Labor of love completed
Linda and friends from Hairston Body Shop and East End Trim Shop recently completed a labor of love for the family — the 1940 Ford Tudor that Lee was intent on restoring (for the second time) before his sudden death of a brain aneurism on Oct. 17, 2008.
Lee and Linda, the sweethearts that courted in the car, and kept while they raised their family, until they eyed retirement. Their initials stood for the name of his L&L Motors, a garage every old-school mechanic would love, that Lee ran for decades.
Lee was unusually intelligent, graduating third in his class, but didn’t have much use for the academic pointy heads at the University of Texas, where he went to study drafting.
“He fell in love,” said Linda and fell out of U.T. “He made a good career move because he married the boss’s daughter.”
Lee bought the Ford from his Uncle Antone and the family still has the title and the original loan note he took out on Dec. 17, 1948 for $336. With help from Uncle Antone, he painstakingly restored the car the first time, painting it a rich Navy blue.
The Ford was used for everything: teaching his girlfriend Linda how to drive, the couple’s honeymoon, and driving his wife to the hospital to deliver their three sons, Russell, Doug and Gary Lynn. They took it for a special spin on their 25th anniversary.
The car was parked in a stall at L&L Motors in 1992 to begin the second full restoration.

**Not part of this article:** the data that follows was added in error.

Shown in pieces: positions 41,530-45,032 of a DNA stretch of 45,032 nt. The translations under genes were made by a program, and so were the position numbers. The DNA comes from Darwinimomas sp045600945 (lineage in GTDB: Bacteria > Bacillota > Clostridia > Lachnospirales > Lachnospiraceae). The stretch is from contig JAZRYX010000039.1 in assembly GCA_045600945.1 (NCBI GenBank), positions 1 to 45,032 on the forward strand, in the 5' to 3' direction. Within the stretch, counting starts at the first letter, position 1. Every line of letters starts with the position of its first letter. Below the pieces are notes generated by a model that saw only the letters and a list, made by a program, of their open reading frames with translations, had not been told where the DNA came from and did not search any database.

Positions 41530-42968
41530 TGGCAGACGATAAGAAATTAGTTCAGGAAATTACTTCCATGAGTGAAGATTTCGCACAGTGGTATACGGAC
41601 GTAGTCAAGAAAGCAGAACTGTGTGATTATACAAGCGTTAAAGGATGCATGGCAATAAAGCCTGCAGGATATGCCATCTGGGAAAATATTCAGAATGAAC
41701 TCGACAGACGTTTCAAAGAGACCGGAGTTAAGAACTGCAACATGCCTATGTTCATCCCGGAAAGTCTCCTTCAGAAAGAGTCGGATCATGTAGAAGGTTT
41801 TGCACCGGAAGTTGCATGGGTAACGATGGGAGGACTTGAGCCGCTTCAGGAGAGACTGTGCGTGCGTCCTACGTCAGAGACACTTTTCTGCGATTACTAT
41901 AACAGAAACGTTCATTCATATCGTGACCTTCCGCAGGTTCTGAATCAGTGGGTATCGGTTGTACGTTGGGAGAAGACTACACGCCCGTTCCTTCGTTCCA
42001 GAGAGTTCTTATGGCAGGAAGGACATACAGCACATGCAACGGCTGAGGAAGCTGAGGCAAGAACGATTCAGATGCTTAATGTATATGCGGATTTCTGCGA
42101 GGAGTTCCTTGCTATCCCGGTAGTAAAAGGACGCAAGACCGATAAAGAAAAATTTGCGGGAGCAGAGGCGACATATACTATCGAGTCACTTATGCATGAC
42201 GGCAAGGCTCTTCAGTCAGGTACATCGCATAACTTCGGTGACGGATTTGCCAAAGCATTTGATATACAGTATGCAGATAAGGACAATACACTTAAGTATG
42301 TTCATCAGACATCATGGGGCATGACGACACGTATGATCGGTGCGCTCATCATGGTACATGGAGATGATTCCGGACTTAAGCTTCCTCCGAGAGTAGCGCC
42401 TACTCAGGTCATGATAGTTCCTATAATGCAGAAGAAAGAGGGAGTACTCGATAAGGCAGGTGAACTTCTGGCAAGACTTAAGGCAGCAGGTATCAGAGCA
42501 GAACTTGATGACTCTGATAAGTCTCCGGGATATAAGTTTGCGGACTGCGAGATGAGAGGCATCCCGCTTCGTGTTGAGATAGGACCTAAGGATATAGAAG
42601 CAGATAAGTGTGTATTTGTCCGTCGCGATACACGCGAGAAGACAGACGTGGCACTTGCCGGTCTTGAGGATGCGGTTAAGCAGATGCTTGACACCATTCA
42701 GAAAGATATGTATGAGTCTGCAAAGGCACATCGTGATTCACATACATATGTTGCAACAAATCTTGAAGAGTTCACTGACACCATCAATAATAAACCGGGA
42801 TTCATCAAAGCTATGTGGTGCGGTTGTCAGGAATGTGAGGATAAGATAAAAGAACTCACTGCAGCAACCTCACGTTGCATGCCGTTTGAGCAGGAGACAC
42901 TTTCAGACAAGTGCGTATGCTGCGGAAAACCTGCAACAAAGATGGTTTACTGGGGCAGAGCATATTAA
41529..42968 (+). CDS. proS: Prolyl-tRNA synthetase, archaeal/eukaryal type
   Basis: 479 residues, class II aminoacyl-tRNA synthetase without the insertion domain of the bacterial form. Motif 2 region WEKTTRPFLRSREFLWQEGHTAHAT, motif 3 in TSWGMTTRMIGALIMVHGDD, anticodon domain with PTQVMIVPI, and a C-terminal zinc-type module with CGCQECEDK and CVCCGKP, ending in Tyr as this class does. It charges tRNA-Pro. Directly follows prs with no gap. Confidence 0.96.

“Being a mechanic, he worked on the most important things first,” Linda said. “The engine, the transmission, the mechanical things. The pretty parts, paint and upholstery, would come later.”
Lee disassembled it and worked on it for years, fabricating pieces including a clock into the dash, custom wheel covers that have to be unscrewed from the underside, and a unique “wrench tree” that holds the spare in the trunk.
During the restoration, mechanic Neal Ferrell and son Neal rigged up a Coke bottle radiator overflow container. Linda said Lee would have loved it.
Linda was due to retire from Alcoa in February 2009 and the couple’s plan was to take the ‘40 on a trip to Michigan, where oldest son Russell lives. For that trip, Lee made modifications to the Ford so he could install an air conditioner, cup holders and an AM-FM radio with cassette player.
But those plans were derailed when Lee died suddenly.
After his death, his wife and sons took to finding the remaining parts of the Ford that were stored in everything from coffee cans to the back of a Ford van. The car was then taken for the complete restoration.
The Ford will now go to Georgetown, where their son Doug lives.
“I hope they’ll use it to create many more good memories,” Linda said.